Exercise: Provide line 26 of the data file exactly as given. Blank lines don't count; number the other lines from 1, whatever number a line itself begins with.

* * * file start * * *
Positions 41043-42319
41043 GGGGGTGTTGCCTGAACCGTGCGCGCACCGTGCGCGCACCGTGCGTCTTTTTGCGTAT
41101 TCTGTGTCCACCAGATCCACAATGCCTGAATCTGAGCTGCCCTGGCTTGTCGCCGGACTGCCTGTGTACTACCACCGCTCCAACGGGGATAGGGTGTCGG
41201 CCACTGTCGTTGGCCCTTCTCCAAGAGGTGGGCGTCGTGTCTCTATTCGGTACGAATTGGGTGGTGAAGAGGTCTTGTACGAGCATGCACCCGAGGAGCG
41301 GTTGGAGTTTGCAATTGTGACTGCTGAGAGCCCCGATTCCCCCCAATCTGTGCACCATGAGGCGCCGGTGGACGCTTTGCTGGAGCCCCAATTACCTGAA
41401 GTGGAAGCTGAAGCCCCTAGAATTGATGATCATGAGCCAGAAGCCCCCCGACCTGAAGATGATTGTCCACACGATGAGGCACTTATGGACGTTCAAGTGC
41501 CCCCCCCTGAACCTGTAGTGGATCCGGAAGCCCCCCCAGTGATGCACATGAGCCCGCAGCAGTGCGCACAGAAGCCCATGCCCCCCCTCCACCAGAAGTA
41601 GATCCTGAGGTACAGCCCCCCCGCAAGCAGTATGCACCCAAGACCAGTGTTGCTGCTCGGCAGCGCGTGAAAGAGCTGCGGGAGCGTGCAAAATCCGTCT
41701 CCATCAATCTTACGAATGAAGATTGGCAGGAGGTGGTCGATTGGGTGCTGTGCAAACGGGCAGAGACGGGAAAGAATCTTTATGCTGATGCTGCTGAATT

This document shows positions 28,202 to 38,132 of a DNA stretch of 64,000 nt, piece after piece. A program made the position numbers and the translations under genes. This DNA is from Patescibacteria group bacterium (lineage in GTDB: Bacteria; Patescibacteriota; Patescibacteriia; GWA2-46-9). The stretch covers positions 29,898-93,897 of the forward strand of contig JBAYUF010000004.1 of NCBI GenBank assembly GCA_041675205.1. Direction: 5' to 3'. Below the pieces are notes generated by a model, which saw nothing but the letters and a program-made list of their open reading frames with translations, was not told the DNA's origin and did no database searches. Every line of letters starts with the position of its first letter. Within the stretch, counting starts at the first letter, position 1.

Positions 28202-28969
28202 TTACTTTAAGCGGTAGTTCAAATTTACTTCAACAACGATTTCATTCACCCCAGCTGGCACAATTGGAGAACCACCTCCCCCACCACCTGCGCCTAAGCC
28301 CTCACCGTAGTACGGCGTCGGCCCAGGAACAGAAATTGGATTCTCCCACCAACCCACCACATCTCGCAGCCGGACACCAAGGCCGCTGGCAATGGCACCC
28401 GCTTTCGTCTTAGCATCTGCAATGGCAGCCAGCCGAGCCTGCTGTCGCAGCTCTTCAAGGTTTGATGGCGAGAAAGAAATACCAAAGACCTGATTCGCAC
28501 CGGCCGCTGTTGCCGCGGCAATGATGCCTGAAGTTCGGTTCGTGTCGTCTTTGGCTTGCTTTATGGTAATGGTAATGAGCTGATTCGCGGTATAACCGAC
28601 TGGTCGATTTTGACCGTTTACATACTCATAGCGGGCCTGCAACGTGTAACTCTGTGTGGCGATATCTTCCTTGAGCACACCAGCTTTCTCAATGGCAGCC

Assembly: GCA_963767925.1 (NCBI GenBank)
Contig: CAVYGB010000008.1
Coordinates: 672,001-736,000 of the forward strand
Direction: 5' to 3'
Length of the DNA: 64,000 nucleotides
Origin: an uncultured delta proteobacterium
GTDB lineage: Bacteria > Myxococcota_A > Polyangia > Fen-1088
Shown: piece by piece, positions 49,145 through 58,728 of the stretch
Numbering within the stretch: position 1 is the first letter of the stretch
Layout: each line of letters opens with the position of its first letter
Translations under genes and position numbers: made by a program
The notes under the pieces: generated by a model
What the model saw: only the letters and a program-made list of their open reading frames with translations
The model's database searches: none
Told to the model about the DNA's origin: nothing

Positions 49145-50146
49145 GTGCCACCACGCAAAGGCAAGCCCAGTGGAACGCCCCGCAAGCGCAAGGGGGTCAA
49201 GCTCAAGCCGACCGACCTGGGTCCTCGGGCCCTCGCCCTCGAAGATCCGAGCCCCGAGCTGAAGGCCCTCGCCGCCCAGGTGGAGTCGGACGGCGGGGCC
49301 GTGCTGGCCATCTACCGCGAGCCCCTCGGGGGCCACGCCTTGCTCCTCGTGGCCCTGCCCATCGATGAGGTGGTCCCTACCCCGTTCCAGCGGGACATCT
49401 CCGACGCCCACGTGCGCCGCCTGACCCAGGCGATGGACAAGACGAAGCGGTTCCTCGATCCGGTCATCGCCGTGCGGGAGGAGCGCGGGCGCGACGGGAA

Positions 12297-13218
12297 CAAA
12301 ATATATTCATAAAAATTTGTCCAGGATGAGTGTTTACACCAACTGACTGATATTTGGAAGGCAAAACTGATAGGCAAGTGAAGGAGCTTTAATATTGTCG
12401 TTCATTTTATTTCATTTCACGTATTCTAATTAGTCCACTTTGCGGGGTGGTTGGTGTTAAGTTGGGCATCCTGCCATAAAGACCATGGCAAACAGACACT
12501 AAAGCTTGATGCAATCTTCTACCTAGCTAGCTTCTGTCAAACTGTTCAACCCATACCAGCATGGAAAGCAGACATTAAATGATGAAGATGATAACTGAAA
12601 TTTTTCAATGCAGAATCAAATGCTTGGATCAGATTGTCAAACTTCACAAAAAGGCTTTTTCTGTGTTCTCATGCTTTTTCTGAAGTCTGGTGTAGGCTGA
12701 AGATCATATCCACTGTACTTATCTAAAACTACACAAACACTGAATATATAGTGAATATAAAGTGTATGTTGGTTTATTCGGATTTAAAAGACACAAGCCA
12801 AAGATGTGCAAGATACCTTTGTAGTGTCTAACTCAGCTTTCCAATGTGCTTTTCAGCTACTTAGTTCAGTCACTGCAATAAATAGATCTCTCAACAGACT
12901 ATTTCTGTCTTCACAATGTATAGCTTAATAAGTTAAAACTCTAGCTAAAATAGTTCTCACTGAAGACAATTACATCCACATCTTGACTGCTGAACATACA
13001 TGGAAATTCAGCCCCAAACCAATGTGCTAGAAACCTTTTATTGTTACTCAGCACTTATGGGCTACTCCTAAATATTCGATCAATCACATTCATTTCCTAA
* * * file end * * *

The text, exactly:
Layout: each line of letters opens with the position of its first letter